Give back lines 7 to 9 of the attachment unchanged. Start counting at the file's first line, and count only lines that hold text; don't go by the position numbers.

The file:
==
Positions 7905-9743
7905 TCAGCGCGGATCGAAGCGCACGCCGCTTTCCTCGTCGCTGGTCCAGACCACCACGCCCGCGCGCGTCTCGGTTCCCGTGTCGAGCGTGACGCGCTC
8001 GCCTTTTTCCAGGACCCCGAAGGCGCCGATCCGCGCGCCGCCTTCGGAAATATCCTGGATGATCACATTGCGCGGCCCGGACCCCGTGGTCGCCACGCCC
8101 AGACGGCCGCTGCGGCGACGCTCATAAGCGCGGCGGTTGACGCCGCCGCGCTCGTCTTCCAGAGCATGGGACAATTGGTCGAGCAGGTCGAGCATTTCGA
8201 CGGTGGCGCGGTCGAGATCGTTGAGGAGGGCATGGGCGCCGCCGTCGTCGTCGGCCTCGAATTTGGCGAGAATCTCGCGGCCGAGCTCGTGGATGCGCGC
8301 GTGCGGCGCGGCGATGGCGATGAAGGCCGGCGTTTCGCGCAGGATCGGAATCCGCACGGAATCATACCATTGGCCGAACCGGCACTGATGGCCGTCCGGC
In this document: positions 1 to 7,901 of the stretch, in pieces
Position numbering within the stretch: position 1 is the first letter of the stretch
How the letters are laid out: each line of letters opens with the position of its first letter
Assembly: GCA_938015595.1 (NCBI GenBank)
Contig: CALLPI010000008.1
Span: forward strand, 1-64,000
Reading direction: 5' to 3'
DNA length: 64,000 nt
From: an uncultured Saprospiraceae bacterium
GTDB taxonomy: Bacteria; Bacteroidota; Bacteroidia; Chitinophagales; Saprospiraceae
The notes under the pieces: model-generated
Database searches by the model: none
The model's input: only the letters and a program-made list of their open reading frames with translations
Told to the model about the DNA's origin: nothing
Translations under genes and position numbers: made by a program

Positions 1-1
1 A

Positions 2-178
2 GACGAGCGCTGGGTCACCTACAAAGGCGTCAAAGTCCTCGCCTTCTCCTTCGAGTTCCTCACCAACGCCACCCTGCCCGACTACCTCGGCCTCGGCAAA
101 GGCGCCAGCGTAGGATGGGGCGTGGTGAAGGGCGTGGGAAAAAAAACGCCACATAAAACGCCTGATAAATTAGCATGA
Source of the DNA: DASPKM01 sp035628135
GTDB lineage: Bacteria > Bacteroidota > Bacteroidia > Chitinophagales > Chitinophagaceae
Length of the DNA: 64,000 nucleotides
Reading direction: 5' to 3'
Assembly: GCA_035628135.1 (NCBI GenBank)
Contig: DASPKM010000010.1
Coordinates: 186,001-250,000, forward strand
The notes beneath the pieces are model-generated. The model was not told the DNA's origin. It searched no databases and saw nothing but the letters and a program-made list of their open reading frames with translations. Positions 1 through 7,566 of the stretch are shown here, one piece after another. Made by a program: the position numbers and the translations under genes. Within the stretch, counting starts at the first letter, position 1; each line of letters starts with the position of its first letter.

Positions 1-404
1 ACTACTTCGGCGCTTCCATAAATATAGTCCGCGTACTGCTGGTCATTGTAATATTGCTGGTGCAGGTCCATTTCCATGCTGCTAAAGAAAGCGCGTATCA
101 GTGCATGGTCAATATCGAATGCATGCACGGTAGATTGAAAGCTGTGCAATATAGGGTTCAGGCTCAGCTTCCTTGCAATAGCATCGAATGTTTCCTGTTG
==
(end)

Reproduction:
In this document: positions 1 to 7,901 of the stretch, in pieces
Position numbering within the stretch: position 1 is the first letter of the stretch
How the letters are laid out: each line of letters opens with the position of its first letter